What Is a QNUPS?

When working on retirement planning, it’s easy to land yourself in a seemingly permanent state of confusion. There are so many complex regulations, exceptions and acronyms to keep track of. Needless to say, you can easily find yourself with more questions than answers.

Fortunately, the team at Knightsbridge Place are here to assist. In this section, we’re going to look specifically at one of the most common acronyms: QNUPS. If you’ve been exploring your options for international retirement planning, you’ve probably already come across this. This retirement planning scheme offers some attractive features, the number one being that a QNUPS is exempt from UK IHT on the member’s death.

There are several types of people who could potentially benefit from a QNUPS – from UK residents to non-residents who are exposed to UK Inheritance Tax (IHT). If you fall under either of those categories, then QNUPS is certainly worth your attention.

Understanding QNUPS

The QNUPS regulations were introduced in 2010 by Her Majesty’s Revenue & Customs (HMRC). This legislation has provided British nationals with significant saving and investment opportunities – regardless of whether they live abroad or are still residents of the UK.

QNUPS is particularly useful for topping up an overall pension scheme, allowing individuals who don’t have enough capital in their existing scheme to build a more comfortable cushion on which to retire. In other words, it’s an effective means of ensuring that you’re able to save what you need for retirement without being encumbered by burdensome taxes and regulations.

If you’re thinking of transferring all or a portion of your pension into a QNUPS, you’ll need to charter the assistance of an actuary. This person will work with you to establish the level of benefits required to maintain your standard of living once you retire. Once that is established, you can determine what a reasonable level of contribution to your QNUPS should be.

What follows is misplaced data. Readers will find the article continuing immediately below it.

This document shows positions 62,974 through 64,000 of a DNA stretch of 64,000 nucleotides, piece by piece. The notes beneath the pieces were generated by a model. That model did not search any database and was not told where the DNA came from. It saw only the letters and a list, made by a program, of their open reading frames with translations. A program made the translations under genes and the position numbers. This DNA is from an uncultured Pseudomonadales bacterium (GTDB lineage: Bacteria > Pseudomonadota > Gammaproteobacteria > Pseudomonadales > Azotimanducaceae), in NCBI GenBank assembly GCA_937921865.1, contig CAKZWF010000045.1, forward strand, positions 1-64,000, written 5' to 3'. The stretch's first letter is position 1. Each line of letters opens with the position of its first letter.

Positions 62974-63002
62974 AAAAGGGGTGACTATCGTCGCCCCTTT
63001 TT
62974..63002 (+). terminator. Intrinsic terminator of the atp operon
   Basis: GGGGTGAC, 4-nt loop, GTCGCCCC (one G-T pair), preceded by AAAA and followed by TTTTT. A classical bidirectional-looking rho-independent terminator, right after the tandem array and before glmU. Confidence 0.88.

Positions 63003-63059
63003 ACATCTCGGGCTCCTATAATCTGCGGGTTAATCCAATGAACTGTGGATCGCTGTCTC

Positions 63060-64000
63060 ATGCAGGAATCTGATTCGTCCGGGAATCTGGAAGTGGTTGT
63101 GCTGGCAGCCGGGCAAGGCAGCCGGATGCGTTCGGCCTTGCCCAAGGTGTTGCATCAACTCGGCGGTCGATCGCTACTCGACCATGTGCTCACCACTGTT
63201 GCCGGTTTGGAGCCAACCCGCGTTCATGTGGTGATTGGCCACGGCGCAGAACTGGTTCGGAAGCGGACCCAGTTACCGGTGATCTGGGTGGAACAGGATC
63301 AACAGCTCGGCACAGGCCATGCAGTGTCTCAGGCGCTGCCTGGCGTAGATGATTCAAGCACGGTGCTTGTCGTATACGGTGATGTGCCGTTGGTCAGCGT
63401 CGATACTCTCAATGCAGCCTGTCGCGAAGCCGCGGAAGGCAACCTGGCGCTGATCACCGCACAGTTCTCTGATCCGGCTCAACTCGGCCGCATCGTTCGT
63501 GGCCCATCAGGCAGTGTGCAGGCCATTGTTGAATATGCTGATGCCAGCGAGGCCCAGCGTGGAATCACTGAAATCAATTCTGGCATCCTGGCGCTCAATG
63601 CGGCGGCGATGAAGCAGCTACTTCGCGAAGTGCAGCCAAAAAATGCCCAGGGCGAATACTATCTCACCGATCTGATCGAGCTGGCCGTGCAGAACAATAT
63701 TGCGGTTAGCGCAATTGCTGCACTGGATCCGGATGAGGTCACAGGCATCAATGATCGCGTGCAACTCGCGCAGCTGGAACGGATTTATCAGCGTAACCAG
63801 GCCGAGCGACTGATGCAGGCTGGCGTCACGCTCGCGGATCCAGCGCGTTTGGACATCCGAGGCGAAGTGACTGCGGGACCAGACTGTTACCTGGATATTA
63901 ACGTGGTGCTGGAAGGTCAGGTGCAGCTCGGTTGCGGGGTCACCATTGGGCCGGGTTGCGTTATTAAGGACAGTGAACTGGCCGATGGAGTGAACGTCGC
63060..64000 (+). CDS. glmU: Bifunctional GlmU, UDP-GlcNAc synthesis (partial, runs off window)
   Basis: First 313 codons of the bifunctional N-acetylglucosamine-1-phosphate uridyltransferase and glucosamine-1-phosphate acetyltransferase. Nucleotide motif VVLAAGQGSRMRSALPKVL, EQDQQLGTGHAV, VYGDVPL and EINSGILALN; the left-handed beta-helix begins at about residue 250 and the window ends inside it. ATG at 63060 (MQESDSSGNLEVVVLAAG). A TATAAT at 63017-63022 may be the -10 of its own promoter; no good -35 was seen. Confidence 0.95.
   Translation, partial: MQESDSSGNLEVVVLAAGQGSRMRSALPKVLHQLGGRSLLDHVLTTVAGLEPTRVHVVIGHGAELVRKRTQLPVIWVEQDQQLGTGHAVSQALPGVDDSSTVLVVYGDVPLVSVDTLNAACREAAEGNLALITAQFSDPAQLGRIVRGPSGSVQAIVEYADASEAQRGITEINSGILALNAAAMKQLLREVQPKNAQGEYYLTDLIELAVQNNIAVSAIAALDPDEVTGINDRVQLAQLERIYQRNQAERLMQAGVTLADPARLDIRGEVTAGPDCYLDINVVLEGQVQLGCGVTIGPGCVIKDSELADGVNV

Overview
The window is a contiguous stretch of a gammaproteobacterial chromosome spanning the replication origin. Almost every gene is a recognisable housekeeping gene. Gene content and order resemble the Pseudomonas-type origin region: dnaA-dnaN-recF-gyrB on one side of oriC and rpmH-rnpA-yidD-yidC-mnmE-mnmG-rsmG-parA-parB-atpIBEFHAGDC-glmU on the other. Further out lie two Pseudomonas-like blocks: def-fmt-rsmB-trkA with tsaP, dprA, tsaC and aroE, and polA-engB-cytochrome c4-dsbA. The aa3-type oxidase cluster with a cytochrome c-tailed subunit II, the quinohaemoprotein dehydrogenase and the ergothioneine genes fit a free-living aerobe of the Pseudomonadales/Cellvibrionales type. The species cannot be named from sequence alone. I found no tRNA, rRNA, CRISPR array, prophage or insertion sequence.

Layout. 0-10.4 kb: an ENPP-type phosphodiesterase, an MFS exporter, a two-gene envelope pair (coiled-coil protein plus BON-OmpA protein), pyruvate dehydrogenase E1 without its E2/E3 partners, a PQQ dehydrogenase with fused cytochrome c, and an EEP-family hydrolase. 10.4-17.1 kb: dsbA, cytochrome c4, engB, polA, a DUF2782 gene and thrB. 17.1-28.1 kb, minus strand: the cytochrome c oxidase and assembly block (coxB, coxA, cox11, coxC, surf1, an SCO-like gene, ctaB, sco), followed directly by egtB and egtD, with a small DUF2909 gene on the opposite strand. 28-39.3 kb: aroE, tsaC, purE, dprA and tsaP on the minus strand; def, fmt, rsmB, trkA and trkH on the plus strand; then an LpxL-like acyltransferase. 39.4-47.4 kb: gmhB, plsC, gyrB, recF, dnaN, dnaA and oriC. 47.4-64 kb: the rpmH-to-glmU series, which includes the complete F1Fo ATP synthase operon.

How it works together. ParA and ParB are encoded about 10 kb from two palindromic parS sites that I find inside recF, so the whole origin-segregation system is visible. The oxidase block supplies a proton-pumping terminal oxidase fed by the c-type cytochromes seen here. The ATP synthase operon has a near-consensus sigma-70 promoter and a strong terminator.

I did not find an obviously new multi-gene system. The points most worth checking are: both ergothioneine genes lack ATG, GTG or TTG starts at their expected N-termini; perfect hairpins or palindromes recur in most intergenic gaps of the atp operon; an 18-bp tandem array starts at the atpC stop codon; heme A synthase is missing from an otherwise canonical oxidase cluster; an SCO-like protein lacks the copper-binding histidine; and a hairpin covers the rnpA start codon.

What Are the Benefits of a QNUPS?

There are many reasons to consider setting up a Qualifying Non-UK Pension Scheme, most of which have to do with extracting and, ultimately, gaining access to your wealth in a tax-efficient manner.

Here are a few examples of how you may be able to benefit from a QNUPS:

Depending on your circumstances, you may be able to contribute to a QNUPS after you have retired.

You’ll have access to your pension fund for the remainder of your lifetime, and any remaining balance can be passed on to your chosen heirs upon your death.

You are not required to be employed (or to have an income) in order to make contributions to your QNUPS.

There is no maximum contribution set for a QNUPS; rather, the only requirement is that your contributions are sensible compared to your standard of living. This is why the approval of an actuary may be necessary.

A QNUPS is specifically intended for retirement purposes and should only be used to that end. However, we should also note that any funds remaining in the QNUPS do not attract UK Inheritance Tax (IHT). Instead, they can be passed as inheritance or distributed to beneficiaries of the member’s choice. This is yet another strong selling point for this type of scheme.

Who Benefits Most from a QNUPS?

UK retirement rates are at near-record lows. This is because today’s would-be retirees – even those with a fully funded UK pension in line with the current lifetime allowance limit – are finding that their retirement nest egg is not sufficient for them to maintain their lifestyle after they stop working.

That’s a terrible position to be in, especially when you have spent your adult life working and saving responsibly so that you could retire on time. This is where a QNUPS comes into play. It’s an ideal vehicle for enhancing your retirement provisions in a way that is suitable for your projected lifestyle needs after your career ends.

The fact that there are no lifetime allowance limits on a QNUPS means that you won’t incur the same severe tax penalties that you incur had you funded your UK-registered scheme over the lifetime allowance limit. In this scenario, this retirement scheme can be useful for just about any UK resident planning to retire one day.

The largest benefit to a QNUPS is that if you have assets of a high value, and you have a significant IHT liability, you can move a large proportion of these assets in to a QNUPS and this will reduce your tax liabilities, and enable you to pass on those assets set aside to your chosen beneficiaries free of tax, and at the same time accessing those funds, if you wish, until you die, taken as a pension income.

If you are interested in setting up a QNUPS to enhance your retirement prospects, please contact Knightsbridge Place. One of our advisors will be happy to assist.